The New York City Transitional Finance Authority plans to return to market with $900 million of new-money, future tax-secured bonds next week after a two-year hiatus on selling that kind of debt.

Having hit its statutory debt limit on the bonds in 2007, the TFA was unable to market new-money bonds on the credit until the New York Senate passed a bill last week that changed the limit.

The TFA future tax-secured debt are now included as part of the city's general obligation debt limit, which means that the city can return to its practice of alternating bond issues between GO and TFA. Future tax-secured bonds are backed by city personal income taxes and, if necessary, sales tax receipts.

When the TFA was created in 1997 with a $7.5 billion limit on the aggregate issuance of debt, the city had reached its GO debt limit, which is derived from property values.

Over subsequent years, the TFA's debt limit was increased to $13.5 billion with special conditions on senior-lien issuance: senior-lien issuance could not exceed $12 billion, quarterly debt service could not exceed $330 million and it had to have at least three times debt service coverage.

The cap did not apply to the TFA's issuance of building aid bonds for school construction or recovery bonds issued after the Sept. 11, 2001, terrorist attacks.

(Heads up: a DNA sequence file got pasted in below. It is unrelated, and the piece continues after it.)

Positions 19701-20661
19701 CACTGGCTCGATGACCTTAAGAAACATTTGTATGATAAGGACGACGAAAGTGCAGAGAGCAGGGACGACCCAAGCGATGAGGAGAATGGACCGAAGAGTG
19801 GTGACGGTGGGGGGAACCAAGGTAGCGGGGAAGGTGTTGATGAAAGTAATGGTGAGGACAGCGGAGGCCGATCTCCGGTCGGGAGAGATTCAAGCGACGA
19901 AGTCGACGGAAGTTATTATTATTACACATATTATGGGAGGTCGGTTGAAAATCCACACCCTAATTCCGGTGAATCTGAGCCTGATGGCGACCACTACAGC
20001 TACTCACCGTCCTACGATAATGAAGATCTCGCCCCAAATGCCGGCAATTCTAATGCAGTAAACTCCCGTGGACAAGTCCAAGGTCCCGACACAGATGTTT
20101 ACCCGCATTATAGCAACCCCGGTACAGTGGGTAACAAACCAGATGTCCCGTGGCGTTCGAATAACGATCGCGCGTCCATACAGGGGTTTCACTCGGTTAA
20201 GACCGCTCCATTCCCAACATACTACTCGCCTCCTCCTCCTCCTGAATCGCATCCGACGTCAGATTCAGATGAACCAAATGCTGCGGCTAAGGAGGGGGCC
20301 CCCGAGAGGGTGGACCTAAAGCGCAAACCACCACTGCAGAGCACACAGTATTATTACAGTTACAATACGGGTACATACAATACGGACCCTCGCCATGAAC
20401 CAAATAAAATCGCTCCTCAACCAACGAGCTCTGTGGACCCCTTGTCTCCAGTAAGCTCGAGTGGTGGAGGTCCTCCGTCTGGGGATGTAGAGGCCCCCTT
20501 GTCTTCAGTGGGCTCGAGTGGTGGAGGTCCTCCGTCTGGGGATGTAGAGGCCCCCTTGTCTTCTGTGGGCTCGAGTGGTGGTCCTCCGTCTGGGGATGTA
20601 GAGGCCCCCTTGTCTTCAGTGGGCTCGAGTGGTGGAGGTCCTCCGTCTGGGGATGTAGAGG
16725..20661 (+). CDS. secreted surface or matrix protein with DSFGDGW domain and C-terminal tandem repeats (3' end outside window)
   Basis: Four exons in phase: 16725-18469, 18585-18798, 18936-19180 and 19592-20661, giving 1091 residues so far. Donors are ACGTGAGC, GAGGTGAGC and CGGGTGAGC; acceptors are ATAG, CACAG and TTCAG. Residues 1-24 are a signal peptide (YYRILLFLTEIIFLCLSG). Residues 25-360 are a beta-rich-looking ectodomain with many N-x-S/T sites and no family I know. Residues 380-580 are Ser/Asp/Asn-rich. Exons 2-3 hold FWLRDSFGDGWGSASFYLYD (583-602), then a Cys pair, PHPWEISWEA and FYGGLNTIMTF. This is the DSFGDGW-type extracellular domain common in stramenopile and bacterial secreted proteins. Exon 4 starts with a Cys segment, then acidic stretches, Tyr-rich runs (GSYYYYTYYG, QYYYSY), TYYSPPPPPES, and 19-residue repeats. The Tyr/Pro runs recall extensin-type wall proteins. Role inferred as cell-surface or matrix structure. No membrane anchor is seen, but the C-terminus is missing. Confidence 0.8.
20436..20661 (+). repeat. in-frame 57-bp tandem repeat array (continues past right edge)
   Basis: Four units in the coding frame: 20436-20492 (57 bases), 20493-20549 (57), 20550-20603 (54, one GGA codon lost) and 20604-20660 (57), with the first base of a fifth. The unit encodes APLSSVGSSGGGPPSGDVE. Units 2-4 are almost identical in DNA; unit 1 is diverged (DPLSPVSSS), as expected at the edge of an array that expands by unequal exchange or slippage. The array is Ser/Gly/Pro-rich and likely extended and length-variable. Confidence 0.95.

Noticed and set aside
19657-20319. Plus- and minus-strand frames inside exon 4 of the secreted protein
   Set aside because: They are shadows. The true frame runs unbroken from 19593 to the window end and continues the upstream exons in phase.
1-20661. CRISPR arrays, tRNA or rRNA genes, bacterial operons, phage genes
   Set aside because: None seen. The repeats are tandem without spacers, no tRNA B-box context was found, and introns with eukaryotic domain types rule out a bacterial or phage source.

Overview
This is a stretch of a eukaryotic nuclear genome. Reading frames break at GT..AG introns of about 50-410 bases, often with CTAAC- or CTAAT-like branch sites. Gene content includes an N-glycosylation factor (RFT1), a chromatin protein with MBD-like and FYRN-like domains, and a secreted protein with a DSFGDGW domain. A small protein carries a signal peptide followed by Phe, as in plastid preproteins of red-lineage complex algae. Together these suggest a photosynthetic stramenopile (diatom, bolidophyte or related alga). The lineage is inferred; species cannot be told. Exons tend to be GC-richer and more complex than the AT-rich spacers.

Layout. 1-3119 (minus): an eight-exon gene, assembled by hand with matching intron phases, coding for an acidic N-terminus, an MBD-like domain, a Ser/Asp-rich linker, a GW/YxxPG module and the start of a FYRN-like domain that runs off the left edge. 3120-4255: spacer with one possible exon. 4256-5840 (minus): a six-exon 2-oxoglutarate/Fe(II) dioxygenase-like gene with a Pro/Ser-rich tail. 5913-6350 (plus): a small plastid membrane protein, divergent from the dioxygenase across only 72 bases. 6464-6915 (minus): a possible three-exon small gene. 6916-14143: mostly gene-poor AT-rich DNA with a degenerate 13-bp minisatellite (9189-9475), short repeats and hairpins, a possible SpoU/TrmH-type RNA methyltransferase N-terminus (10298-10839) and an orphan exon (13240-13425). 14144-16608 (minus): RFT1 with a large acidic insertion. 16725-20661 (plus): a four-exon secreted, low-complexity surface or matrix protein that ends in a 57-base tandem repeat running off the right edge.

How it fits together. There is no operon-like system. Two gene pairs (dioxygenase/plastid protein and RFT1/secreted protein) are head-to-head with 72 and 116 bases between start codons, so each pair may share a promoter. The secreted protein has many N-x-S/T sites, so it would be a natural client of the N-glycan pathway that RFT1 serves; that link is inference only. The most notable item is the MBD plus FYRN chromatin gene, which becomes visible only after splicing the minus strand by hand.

It is cheaper for the city to borrow on the TFA's future tax-secured credit as they are more highly rated than its GO. For the past two years, the city has asked Albany to increase the debt limit on the TFA to no avail and it has had to issue new-money bonds for city capital projects under its GO credit.

Moody's Investors Service rates the TFA's senior future tax-secured bonds Aa1 and the subordinate bonds Aa2, compared to Aa3 for city GOs. Fitch Ratings assigns its AA-plus rating to the TFA bonds and its AA-minus to city GOs. Standard & Poor's rates the TFA bonds AAA and city GOs AA.

Under the new law, the bonds are no longer subject to a maximum issuance limit. The senior-lien bonds are still subject to a $12 billion cap as well as the debt service requirements, but that cap will be for outstanding debt rather than aggregate issuance.

As the senior bonds are paid down, the city can issue more new-money debt on that credit. There is now no limit on subordinate bonds other than the city's debt cap. The city's debt cap is currently roughly $75 billion, of which $28 billion is available.

"What we have now, in lieu of a fixed debt cap, is a debt cap that grows with the city's economy," New York City director of investor relations Raymond Orlando said in a e-mail.

JPMorgan will senior manage an $800 million fixed-rate, tax-exempt piece of the deal while $100 million of taxable bonds will price competitively. The tax-exempt bonds will price on Thursday following a two-day retail order period. The taxable bonds will also price on Thursday.

A.C. Advisory Inc. and Public Resources Advisory Group are financial advisers on the deal. Sidley Austin LLP is bond counsel.

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